Part of Arts Corps’ Creative School Initiative, science teacher Nick Woelbrandt and teaching artist Nate Herth collaborated to infuse visual and performance art into science curriculum. These projects culminated in the students recording Public Service Announcements. They worked in small teams from an original script and recorded ‘live’ in front a studio audience, their classmates.
On sunny Sunday afternoons you may have been riding bikes at Green Lake, taking walks, or lounging in a chair in your back yard but what you’ll soon find out is that the youth representing Youth Speaks Seattle’s Brave New Voices team has been hard at work. They have been delicately workshopping their crafted spoken word poems.
Our team this year consists of Darius, Kim, Carlynn, Addie, and Acacia. They are youth represented from all corners of Seattle. If you ever get a chance to hear in on our meetings, you would hear enlightening conversation, repetition of words that had been left unsaid, and booms of laughter. Three words when I think of the slam team are exuberant, fanatical, and fresh. They bring social consciousness to an awareness and are the next visionaries.
During one of the practices, some questions brought up to ask a poet while workshopping is “What was your purpose for writing this piece?” or “Who were you specifically writing this poem to?”
Carlynn answered, “I write poetry to bring awareness for acceptance in this world. There are so many cultures that we all need to find acceptance of others and need to understand each other.”
Addie added, “We need to notice what is happening. I think a lot of people ‘try’ to make better of the past but we need to keep moving forward.”
“In our [collaborated] poem about Freddie Gray, we said ‘history repeats itself,’ we [as people] are firm believers of the past and need to make presence toward the future to be present,” Carlynn stated.
Slam preparation meetings are not only eye opening but also about self-discovery.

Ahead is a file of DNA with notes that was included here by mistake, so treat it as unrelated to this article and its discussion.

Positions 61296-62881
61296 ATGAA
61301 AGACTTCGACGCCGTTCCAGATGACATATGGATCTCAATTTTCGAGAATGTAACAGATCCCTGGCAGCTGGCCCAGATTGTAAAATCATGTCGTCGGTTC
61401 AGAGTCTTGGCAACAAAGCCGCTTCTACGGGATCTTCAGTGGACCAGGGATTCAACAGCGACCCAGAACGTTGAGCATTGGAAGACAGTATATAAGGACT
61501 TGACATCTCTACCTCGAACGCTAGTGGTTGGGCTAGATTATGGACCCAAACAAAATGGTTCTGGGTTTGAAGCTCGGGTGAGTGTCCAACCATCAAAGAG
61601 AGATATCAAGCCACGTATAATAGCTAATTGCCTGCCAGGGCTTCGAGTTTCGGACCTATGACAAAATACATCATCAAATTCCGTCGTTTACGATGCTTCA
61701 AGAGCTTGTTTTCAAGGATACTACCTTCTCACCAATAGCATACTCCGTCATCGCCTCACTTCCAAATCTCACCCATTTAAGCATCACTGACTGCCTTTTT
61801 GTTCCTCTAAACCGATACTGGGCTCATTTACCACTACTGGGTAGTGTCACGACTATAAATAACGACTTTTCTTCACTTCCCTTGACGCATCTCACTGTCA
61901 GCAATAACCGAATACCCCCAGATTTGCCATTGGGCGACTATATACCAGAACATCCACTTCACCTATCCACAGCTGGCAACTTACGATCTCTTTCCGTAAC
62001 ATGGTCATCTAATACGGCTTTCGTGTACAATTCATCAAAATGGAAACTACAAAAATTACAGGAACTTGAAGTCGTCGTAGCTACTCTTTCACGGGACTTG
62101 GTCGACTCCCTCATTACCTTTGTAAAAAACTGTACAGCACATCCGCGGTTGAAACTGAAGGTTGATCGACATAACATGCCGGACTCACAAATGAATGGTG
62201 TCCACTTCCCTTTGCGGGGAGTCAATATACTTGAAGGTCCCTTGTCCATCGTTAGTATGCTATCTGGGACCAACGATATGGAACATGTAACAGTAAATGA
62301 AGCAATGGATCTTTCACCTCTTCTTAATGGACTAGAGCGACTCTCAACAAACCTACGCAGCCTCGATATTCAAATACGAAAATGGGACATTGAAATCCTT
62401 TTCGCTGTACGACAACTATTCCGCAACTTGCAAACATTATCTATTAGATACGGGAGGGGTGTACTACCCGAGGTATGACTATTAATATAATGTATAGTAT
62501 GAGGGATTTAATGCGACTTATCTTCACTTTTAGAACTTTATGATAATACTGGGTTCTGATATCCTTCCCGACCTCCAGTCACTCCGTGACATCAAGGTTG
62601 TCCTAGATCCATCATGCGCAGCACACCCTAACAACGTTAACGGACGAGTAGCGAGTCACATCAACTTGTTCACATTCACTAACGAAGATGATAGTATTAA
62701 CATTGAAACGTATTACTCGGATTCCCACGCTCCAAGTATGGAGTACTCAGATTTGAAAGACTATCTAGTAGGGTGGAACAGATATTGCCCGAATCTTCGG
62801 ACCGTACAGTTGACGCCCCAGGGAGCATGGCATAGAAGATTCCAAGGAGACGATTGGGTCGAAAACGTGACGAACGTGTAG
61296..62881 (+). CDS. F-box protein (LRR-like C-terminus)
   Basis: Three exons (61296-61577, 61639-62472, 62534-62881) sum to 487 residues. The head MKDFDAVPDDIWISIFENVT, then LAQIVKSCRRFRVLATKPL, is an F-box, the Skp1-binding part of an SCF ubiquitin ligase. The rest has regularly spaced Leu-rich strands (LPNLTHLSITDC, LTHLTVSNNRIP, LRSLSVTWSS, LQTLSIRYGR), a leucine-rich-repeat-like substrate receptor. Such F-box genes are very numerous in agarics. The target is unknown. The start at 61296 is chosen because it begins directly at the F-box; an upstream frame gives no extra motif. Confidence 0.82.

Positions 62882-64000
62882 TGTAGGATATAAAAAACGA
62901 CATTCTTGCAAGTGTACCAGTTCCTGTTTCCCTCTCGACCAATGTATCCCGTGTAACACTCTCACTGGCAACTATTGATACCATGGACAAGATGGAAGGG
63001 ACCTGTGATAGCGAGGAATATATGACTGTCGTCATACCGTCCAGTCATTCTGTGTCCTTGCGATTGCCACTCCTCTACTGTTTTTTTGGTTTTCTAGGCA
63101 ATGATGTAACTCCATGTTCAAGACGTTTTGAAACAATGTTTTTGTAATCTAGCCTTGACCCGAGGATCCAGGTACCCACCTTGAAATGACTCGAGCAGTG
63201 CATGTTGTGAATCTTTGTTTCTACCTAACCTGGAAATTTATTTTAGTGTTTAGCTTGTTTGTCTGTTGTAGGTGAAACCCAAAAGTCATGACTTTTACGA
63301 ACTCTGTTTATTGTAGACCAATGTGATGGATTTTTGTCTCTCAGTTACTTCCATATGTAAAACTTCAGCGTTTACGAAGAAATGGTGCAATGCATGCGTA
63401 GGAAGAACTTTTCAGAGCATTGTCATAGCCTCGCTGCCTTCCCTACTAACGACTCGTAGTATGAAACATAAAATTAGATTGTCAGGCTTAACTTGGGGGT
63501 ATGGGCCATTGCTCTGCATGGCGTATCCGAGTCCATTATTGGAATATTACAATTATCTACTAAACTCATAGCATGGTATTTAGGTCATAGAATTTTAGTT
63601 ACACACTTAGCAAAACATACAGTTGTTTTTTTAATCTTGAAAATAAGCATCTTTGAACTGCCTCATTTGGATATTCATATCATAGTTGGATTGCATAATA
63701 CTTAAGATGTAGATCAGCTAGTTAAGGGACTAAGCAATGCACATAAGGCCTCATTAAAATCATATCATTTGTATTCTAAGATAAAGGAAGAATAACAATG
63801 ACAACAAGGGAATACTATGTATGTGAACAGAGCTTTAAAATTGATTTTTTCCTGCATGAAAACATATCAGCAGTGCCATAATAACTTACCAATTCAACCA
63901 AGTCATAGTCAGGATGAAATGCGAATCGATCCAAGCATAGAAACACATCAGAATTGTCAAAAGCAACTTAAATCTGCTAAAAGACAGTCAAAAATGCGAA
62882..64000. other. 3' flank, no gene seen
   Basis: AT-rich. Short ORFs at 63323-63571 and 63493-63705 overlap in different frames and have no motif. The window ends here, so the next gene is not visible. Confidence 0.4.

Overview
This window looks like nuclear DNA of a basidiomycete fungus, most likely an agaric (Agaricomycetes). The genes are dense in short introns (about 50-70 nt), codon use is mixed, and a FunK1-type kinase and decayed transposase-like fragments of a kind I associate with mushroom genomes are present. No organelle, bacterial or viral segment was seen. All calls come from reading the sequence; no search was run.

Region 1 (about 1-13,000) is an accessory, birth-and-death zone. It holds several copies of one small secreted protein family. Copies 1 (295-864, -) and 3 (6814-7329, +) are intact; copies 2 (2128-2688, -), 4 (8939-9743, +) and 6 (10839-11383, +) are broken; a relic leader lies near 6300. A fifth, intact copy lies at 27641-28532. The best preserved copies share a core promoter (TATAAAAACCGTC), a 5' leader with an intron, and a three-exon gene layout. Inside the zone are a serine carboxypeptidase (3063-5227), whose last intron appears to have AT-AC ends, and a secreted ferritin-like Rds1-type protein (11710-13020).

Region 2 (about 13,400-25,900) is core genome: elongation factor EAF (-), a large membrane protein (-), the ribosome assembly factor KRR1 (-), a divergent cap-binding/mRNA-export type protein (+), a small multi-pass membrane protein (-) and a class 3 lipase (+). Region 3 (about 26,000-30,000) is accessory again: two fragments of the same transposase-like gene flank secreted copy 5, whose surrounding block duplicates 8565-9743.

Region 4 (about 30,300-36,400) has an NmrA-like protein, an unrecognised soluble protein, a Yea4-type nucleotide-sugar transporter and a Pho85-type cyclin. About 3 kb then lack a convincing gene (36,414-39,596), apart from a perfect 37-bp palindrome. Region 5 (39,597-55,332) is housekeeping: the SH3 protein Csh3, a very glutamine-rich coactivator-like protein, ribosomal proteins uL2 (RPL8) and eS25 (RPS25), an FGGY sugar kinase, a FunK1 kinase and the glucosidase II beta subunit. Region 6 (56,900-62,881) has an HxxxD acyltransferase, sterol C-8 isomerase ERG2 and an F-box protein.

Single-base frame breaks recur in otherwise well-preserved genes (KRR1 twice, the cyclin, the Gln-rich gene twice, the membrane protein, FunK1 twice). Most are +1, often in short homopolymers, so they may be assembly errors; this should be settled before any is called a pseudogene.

Youth Speaks alumni and mentor, Dako’ta Alcantara-Camancho came through last week to help give pointers about poetry through their perspective.
It wasn’t until Kim shared her poem about male rappers, a poem she wrote to male rappers and the rap industry; she raps as she shares it and it is always mind blowing each time. Once she shared her poem, Dako’ta suggested to test different mediums and added a beat into the mix. Kim then added her poem to the beat and that was when gears started to turn. We found out that not only was Kim a poet but she was secretly a rapper in the making.
We also have moments of stand-up comedy in the making as well. Darius is a clever minded and fresh thinker of turning slam poetry into moments of laughter- a difficult approach to spoken word. After you’ll hear his poem, “Five Minute Naps” you will think twice about closing your eyes from sleep deprivation. Darius’s style of poetry is the kind that you can listen to after a rough day because it’s extremely hilarious and will have your lungs expand from the charming charisma he brings on stage. It will literally knock your socks off.
During our meetings, there are also moments of vulnerability in which sharing poetry causes. Acacia wrote a beautiful poem in honor of her grandmother. The poem bridges and is relatable to the many relationships we have to our elders and ancestors. It not only makes you reflect but also causes you to tear up because of her delicately crafted words. She had also wrote a lettered response to the song “Black Boy Fly,” by rapper Kendrick Lamar which gives you thoughts to reflect upon.
With the amazing support of community from mentors, alumni, and friends this amazing team of revolutionaries wouldn’t been able to represent Seattle in Atlanta, Georgia this year for Brave New Voices.
Please support the team and get a peep at what poems will be shared on stage at Brave New Voices this year by attending our Send Off Show on Friday July 10th, 2015 at the Vera Project (7- 10 pm.)
Christina Nguyen is a Legacy Spokes Leader and BNV Assistant Coach